Even the best rules break down when people you love will die if they’re obeyed.

(Names have been changed for privacy reasons)

Early on the morning of February 28th 2022 I get a call from Dan, a neighbour I’ve only met via text and Messenger. He lives on the banks of Bungawalbin Creek, deep in the tall forest trees.

The water’s in his house. He’s about to turn off his power supply, which means no more phone calls, and get on his roof.

The level is rising fast. He rang the SES but they can’t come to get him yet; conditions are too dangerous for a helicopter rescue and they’re stretched way too thin with other emergency calls.

He wants someone else to know where he is. Or where he disappeared from, I think chillingly.

I do what I can to comfort him, put a message about his dire position in our road group on Facebook so plenty of others know he’s there, then take my dogs for a walk to our gully to check the height of the water there. We are way higher up than Dan. We’re also nearly 2km from the creek.

It’s a very deep gully. When the rains come like this, which they tend to do every February, the Richmond and Wilson’s Rivers join up with Bungawalbin Creek at nearby Coraki.

Eventually the water has nowhere to go and backs up into the forest gullies of Bungawalbin and Gibberagee, cutting off the hundred or so residents of our road from the rest of civilisation. Those living in the middle of Bungawalbin-Whiporie Rd are usually the first in the area to be cut off, and the last to get out, sometimes still being trapped while everyone else is in post-flood mode and getting on with their lives; but this gully hasn’t been full since 2009 – not in 2013 when we got flooded in three times in a row, and I had to be helicoptered out for chemotherapy by the SES – not even when Lismore went under so badly in 2017.

Yeah, we’re all used to floods out here. As people in touch with Mother Nature, many of us kind of like them. It’s peaceful; no traffic on our road, lots of birds, frogs galore. We get flooded in almost every year – or we used to. The drought that culminated in the 2019-20 Black Summer bushfires had been devastating for the natural wetland that is our home, so we’d rejoiced at first on seeing the lagoons fill up again, knowing this meant the water table was coming back up.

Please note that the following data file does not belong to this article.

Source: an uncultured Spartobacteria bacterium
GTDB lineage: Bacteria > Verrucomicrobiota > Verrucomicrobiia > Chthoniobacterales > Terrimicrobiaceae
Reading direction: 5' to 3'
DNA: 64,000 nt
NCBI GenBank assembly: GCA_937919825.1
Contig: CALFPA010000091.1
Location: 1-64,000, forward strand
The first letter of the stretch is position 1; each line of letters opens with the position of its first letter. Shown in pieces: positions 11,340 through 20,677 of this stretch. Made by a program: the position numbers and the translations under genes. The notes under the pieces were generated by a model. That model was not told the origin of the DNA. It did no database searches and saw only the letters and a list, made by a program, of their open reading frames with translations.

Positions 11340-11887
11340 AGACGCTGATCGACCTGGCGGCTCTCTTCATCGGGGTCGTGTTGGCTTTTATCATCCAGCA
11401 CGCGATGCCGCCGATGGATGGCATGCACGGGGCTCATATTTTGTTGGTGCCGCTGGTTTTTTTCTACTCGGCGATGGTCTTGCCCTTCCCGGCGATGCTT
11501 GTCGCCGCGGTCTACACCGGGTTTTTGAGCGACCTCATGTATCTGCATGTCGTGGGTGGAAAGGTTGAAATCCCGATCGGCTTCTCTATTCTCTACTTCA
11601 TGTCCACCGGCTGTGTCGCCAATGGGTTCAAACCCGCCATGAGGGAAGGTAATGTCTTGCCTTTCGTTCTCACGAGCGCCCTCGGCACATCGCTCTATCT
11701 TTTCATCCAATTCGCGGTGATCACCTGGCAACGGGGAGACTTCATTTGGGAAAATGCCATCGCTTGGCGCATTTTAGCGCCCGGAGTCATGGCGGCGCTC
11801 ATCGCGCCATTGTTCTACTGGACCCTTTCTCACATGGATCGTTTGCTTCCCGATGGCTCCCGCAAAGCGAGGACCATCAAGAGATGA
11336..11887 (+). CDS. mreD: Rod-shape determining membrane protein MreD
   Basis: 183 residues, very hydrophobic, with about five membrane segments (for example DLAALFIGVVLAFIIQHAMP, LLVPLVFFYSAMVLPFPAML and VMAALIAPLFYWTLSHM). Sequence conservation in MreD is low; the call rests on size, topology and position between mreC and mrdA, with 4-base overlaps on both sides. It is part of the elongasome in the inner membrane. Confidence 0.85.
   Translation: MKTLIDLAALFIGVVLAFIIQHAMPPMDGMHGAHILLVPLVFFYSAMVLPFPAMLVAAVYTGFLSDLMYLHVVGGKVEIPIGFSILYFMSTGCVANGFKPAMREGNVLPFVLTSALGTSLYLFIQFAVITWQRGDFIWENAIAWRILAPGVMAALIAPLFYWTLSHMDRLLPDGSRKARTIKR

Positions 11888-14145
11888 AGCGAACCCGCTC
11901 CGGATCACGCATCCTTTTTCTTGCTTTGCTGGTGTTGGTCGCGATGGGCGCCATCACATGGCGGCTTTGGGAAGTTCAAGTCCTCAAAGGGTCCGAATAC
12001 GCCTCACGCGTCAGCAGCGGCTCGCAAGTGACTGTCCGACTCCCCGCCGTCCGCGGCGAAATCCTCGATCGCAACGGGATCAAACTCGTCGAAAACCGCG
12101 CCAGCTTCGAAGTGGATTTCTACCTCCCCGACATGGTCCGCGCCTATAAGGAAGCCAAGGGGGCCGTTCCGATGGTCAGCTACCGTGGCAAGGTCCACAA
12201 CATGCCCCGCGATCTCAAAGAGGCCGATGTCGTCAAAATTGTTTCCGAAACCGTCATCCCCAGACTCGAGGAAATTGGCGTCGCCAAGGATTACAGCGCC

We’re used to floods, so we know the routine for flood self-preservation. Check the BOM warnings and forecast maps, check the radar, check the river heights upstream in the catchment, watch the sky, have your dry box of supplies sorted in advance, remember that it doesn’t take much flowing water to float a car and drown the occupants.

So we knew we were in for it. The rain had been so intense the day before, when I’d gone out to stock up on supplies, that I’d turned around and come home; I’d felt my Forester starting to lose traction in the water flowing over the road. It was the first time I’d changed my mind about driving the road in 14 years of living in the Bungy in flood, and I had to fight the thought that I was getting old, and being a wimp.

No is also an acceptable answer, I reminded myself. You’re dead a long time.

 Anyway, I’d thought, we’ll get by with what supplies we have.

Back at our dog walk, I’ve barely entered the track down to the gully when I find myself walking in water – not puddles, but a pool with no end. The realisation dawns that I’m already in the gully. It’s never overflowed this much before.

Still I’m not worried. Silly me.

We go back to the house and my partner, Bear, tells me he’s driving over to a neighbour’s house to get some fuel for our generator, one of the supplies we missed getting the day before. Our solar system is wonderful, but we’ve had almost no sunshine for a very long time.

He gets as far as our gate in the ute before realising the puddle there is a bit too deep to drive through. Normal in a flood; the council road crew created this problem at our gate years ago and never got round to fixing it.

‘I’m going to walk down,’ he calls. Normal for him too. Barefoot, Driza-Bone and Akubra in place, always on the move to solve a problem.

Back at the house I’ve started to feel that things are getting a bit crazy, as the rain keeps pouring down. I think of Dan being caught by surprise, and bring a few things upstairs to our treehouse bedroom; it’s overkill, but I’m renowned for erring on the side of caution. My computer and portable hard drive. The paper characters I use to create my picture books.